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Concerns were voiced in the first two Seafarers Happiness Index reports for 2022 about ever-increasing workloads and masters becoming office workers. In too many cases, digital solutions that should ease the reporting burden seem to instead increase it. What has gone wrong? Arnaud Dianoux, a former captain who has co-founded and is now managing director of French maritime data analytics company Opsealog, argues that better strategic planning will be key to reversing the trend.
The burden of data collection on board is swelling, as more stakeholders are demanding access to vessel data from a growing number of sensors. It has reached the point where some crews are spending so much time on data reporting that their other responsibilities are being impacted. The additional workload is leading to fatigue and low morale, which increases the risk of mistakes and can ultimately impact safety on board.
Obviously, new technologies can help ease the task of collecting and reporting data. Why then are digital projects failing to deliver on this objective?
'The reality is that digital tools are only one part of the solution,' said Mr Dianoux. 'New technologies can help reduce the time spent by crew members inputting data onboard, but if stakeholders fail to agree on which data should be collected and assessed, new reports will keep being created and existing ones will not disappear.'
Stakeholders need to reach a consensus on what data is needed and which key performance indicators (KPIs) should be used, rather than just insisting that data is collected to support their own KPIs in isolation from others.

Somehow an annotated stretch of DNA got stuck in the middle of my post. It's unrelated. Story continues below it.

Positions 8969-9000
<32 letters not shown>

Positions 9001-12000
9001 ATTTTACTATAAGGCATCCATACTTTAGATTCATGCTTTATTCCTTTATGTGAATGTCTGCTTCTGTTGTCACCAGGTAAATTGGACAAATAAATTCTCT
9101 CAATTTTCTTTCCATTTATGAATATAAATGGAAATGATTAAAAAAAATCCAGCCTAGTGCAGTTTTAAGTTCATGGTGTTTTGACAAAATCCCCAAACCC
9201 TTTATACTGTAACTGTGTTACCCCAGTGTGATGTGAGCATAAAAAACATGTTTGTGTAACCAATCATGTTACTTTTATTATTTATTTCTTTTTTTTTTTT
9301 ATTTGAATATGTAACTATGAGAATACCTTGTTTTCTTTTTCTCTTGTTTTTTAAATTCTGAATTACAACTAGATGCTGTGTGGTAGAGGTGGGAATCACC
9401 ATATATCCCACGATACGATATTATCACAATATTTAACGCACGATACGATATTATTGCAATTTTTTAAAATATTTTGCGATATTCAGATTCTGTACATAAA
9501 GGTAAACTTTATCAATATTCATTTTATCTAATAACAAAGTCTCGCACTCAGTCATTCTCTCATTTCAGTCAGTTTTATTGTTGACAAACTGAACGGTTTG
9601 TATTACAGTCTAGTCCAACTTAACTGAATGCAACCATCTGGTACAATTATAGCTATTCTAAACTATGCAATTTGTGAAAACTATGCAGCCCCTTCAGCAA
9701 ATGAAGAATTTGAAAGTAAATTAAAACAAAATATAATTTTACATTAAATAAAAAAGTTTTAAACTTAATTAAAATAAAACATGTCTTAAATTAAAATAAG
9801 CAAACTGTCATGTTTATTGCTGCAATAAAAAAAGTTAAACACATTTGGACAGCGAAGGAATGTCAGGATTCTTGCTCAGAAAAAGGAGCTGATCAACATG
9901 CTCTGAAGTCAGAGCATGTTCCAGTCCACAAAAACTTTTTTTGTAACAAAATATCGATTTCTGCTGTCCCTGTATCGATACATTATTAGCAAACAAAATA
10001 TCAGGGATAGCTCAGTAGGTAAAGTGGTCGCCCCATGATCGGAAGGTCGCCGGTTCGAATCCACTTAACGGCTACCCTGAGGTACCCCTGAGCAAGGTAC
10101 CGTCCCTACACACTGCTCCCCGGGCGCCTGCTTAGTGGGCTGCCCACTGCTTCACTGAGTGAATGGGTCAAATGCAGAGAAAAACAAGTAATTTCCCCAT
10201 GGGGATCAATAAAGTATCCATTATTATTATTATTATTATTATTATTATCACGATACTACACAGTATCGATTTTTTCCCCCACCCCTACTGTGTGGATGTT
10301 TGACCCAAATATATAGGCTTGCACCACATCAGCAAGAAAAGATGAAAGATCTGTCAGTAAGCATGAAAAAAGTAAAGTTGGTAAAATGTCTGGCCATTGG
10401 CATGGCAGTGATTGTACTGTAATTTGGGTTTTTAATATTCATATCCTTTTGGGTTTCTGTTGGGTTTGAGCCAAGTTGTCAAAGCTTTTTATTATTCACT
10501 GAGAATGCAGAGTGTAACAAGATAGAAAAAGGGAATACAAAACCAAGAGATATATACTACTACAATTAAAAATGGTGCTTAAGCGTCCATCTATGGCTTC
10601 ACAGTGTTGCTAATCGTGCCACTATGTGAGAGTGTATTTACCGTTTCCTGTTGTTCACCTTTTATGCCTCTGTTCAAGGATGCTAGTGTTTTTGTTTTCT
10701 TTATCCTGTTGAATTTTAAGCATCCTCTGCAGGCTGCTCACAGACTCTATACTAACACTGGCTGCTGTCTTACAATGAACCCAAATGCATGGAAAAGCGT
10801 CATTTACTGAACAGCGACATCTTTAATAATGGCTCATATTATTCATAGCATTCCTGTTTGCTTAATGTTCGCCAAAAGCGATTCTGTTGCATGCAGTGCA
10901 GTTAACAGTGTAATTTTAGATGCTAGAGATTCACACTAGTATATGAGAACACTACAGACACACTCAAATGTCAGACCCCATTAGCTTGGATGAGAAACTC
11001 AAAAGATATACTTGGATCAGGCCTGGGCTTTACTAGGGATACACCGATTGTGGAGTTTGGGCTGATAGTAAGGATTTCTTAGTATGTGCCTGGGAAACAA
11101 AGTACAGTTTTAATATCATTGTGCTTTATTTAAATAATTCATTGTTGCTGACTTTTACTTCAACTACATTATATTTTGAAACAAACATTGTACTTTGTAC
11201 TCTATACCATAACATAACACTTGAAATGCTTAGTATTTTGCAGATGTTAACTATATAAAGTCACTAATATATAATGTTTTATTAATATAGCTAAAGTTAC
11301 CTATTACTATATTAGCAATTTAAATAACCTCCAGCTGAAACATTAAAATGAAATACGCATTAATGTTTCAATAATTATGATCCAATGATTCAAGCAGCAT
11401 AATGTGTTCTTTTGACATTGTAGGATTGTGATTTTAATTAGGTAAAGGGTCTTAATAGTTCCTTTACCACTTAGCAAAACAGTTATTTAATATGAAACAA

Project planning should include an analysis of data redundancy. To have a homogeneous reporting framework that will work across different departments in an organization, stakeholders also need to agree on a common vocabulary and set of definitions.
'Crucially, what's commonly missing is true dialogue about the realities at sea, Mr Dianoux commented. 'Captains and crew should be front and centre. The importance of their personal experience cannot be overstated. Organisations need to listen and make sure that digitalisation helps not only make work more efficient, but also improves seafarer welfare and quality of life on board.'
Beyond this, Mr Dianoux believes opportunities are easily lost without strategic thinking. He cites the example of reports produced by vessel monitoring systems that are being fed into a database and then largely forgotten.
'This data could be used to improve safety and efficiency. Analysis of multiple events of a similar nature can reveal recurring issues or operational trends. Once those trends are identified, action can be taken to manage them. In the longer term, data-driven insights may highlight the need for changes to onboard safety culture or structural changes on newbuilds.'